Match.com will now screen for sex offenders after being served with a class-action suit by a Los Angeles woman claiming she was sexually assaulted by sex offender she met on the site.
The woman identified only as "Jane Doe" met a man at Match.com, an online dating site, and on the second date was allegedly sexually assaulted. She also said she later found out that the man was on a sex-offender database. Her class-action suit required that the site not accept any new members until it cross-referenced existing members with sex offender databases.
"They are a very powerful and successful online dating service, and they have the means to do this," lawyer Mark L.Webb told the Los Angeles Times. A criminal case against Jane Doe's alleged rapist is pending.
(Although not specifically dating sites, social networks MySpace and Facebook also have their share of alleged sexual assaults. However, the two sites have been more proactive -- periodically removing sex offenders after teh urging of a few state officials.)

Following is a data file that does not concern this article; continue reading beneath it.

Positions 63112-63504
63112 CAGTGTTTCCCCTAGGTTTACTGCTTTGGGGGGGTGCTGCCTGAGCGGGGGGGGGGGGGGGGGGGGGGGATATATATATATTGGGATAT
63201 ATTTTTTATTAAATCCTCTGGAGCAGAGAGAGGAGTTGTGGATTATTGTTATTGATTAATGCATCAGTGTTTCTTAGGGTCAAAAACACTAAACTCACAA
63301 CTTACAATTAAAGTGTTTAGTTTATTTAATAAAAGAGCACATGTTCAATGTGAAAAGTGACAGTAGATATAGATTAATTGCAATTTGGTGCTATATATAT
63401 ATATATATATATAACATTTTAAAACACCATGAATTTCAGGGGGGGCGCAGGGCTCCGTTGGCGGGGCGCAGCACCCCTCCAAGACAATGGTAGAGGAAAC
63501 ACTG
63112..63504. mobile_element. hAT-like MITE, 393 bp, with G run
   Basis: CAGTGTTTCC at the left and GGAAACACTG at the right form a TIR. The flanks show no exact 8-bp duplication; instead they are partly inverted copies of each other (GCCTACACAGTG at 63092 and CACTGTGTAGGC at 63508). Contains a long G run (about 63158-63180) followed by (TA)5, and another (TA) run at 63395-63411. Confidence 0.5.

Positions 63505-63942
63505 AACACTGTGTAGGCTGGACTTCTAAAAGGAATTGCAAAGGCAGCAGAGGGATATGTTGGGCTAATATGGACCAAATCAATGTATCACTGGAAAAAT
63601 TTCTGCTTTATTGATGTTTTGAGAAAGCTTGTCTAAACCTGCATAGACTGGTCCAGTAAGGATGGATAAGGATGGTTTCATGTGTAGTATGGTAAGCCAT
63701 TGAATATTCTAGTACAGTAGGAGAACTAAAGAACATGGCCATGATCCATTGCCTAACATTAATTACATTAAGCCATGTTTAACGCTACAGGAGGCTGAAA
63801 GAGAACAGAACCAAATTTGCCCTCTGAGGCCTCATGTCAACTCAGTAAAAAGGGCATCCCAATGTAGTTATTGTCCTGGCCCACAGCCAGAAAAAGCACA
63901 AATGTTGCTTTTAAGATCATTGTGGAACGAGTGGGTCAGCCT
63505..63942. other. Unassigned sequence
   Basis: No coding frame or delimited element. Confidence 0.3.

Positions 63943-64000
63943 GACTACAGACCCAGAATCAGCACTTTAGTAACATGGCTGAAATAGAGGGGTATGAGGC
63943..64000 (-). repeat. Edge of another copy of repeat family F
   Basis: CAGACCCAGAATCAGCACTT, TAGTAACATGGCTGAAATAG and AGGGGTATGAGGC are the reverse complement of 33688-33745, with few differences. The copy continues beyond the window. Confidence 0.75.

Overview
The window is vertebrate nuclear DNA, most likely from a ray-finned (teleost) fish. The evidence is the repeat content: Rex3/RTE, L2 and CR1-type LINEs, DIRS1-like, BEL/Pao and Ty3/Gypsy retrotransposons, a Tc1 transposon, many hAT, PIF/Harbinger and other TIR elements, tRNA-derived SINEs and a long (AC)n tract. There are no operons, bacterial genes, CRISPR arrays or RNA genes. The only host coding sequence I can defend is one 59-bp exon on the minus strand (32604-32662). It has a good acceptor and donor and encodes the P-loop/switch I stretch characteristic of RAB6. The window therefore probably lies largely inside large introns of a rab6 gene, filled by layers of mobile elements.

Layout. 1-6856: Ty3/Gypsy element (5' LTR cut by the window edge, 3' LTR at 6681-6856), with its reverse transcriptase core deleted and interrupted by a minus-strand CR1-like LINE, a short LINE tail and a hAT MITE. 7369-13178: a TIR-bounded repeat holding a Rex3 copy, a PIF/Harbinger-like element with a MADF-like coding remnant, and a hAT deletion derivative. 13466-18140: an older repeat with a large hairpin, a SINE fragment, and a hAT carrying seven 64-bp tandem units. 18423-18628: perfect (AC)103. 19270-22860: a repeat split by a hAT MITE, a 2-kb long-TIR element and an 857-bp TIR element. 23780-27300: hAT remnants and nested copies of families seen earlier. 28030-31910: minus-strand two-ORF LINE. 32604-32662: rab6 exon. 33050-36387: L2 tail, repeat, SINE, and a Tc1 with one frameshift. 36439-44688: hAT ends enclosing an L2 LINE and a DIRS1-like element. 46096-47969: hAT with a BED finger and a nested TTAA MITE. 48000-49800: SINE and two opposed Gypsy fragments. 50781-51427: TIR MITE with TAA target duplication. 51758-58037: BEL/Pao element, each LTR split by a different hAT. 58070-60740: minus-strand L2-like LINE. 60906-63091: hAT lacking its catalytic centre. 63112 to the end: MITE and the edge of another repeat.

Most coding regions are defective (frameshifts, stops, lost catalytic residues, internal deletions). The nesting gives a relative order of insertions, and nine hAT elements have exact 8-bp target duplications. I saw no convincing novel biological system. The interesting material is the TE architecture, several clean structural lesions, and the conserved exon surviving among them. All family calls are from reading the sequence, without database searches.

Apparently, Match.com tired of the negative publicity, or it realized they would be in a lot more trouble unless they acquiesced to her demands. It released a statement about it, including the "historic unreliability" of national sex offender registries as the reason the site didn't include sex-offender information before. (I don't think I've ever heard of any sex-offender database that was created by random people filled with flawed data and unreliable information. They're typically created by state and federal law enforcement agencies.) Match.com estimates the new screening process will be launched in 60 to 90 days.
Previously, Match.com's attitude was "buyer beware" and that each user was responsible for his or her own safety. That's a pretty good deal for an online dating site that makes you pay for a service and holds no accountability, right? Perhaps now the site will actually have its clients' safety rather than their money in mind.